In mid July of 2006, Mother began receiving hospice care so I began the sad task of clearing the rooms where she had spent her last years. The kitchen stool came home to another kitchen, mine. I once thought of repainting it with cheerful colors and patterns, but somehow that didn't seem right. I had grown to love every chip and scratch, and in these last 8 years it has taken on a new dignity and task. Now, this stool is where my granddaughters perch to help me cook. When they stir and taste and laugh, I feel my mother's joy blending with mine.

Thursday, June 5, 2014

Opal and Gertrude

This photograph taken circa 1930 is an image of a friendship that lasted over 80 years! On the right is my mother, Opal Auntionette Terrell, who married my father,  John William Howard Teal, on December 27, 1931. On the left is Gertrude Mae Burks, who married Herod Bickerstaff on December 4, 1931. These two young women "stood up" for each other at their weddings that December in 1931. But they had been standing up for each other for years before that.  They went to church and school together, both graduating from Bullard High School in 1931. They shared  living in big families on farms with no indoor plumbing, drinking water from a dipper stuck in the well bucket,  learning to cook on wood stoves, learning to iron with flat irons heated on those stoves, writing in their diaries, the giggling of girls, and the satisfaction of working hard,. In those days, school text books were hard to come by. They shared those books, which were called "partner books"  I have one of those books with their names and that designation handwritten inside the book.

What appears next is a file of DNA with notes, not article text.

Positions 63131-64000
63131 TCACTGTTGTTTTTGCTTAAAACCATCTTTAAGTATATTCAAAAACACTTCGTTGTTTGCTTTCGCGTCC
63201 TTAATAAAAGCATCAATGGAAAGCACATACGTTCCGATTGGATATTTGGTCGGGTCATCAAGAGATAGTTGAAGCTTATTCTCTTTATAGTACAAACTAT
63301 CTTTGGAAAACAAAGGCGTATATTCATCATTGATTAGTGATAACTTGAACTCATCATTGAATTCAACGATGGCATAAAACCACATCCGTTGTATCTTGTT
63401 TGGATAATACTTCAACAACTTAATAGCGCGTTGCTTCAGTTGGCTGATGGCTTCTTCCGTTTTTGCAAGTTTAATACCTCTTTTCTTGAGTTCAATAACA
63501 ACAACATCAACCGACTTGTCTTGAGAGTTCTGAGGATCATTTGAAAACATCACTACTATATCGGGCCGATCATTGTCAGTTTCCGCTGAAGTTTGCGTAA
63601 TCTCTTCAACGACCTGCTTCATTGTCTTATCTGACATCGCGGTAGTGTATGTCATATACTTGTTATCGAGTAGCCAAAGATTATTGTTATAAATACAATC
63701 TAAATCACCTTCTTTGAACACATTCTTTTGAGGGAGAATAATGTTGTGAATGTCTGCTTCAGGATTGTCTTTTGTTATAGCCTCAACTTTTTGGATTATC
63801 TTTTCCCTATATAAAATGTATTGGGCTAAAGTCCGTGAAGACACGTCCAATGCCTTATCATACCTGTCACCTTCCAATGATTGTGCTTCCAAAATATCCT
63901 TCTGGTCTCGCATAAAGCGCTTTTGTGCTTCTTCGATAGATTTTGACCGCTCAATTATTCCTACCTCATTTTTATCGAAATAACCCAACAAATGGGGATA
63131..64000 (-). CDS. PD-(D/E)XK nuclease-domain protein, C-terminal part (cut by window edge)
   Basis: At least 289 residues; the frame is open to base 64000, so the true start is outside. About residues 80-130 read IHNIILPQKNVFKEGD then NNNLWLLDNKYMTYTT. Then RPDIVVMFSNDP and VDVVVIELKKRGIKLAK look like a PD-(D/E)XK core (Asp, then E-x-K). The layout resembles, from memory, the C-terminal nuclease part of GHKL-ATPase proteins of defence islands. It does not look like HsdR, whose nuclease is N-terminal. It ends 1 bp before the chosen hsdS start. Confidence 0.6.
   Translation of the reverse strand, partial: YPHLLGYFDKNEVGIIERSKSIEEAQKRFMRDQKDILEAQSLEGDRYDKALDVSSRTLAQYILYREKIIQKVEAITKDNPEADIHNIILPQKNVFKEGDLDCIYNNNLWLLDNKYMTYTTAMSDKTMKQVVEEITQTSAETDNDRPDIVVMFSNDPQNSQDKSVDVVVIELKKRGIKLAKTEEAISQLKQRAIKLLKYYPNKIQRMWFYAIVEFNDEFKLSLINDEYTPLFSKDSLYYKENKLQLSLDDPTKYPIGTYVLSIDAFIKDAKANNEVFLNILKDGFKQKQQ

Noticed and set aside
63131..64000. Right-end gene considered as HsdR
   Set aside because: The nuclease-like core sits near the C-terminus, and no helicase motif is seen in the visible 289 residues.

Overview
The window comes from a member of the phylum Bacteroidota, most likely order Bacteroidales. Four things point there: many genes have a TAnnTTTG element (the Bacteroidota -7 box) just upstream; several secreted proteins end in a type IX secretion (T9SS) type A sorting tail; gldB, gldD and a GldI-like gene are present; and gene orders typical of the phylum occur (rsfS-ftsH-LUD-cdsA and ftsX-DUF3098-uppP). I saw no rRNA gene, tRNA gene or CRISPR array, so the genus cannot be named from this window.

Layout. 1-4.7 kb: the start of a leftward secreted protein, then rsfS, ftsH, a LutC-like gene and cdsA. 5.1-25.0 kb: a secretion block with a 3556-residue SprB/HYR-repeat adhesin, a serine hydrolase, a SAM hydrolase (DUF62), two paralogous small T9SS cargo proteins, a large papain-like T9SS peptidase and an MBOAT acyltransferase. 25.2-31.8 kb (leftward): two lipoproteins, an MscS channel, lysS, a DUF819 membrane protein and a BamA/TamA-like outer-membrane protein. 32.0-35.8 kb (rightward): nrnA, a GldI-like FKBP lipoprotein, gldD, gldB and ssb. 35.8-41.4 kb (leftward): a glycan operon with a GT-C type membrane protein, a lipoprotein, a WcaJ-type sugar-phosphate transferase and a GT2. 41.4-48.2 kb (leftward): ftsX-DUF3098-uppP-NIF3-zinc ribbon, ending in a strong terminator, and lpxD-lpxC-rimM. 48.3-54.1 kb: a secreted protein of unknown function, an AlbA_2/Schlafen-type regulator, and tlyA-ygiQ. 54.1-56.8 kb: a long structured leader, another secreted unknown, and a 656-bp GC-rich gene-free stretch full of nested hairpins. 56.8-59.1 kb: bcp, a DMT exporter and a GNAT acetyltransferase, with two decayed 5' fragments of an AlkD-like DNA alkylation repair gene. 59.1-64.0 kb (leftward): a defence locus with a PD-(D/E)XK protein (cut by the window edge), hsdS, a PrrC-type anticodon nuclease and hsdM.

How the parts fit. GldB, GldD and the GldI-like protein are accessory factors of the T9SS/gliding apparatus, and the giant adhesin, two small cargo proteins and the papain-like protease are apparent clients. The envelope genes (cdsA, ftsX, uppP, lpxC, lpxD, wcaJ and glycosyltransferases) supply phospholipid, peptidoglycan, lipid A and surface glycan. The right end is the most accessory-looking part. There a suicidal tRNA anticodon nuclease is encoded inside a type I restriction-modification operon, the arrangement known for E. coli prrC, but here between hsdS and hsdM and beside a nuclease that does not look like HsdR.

Through the years Opal and Gertrude remained close friends. They grew up on farms whose acreage backed up to each other.  There was a small creek with a bridge in between. Mother spoke fondly of the times they would plan to meet at that bridge. I am sure Gertrude was at a party Mother went to when she was a teenager. She told how she had such a good time she was late coming home and as she tip toed down the long front hall of their big white house on the hill in Bullard, she kicked a washpan that had been set outside a bedroom door and woke everyone.  Gertrude shined her patent shoes like Mother did, by rubbing a cold biscuit over the toes!

Best friends for so long, and married in the same month, their married lives began as Gertrude and Herod worked a farm in the sandy soil of East Texas, raising watermelons among other crops.  They had 2 sons and  2 daughters. Opal and Howard moved to Tyler where they both worked in Cameron's Cafeteria and where they lived when I was born in 1940, later moving to New Orleans, LA during WW II  Daddy worked in shipyards. When they came back to Texas, both worked in cafes in Jacksonville and later operated and owned cafes where Daddy was well known for being a wonderful cook.  My sister Janice was born in 1946.  When I left home to start college in 1958, Gertrude and Herod's oldest daughter Nona was my first college roommate!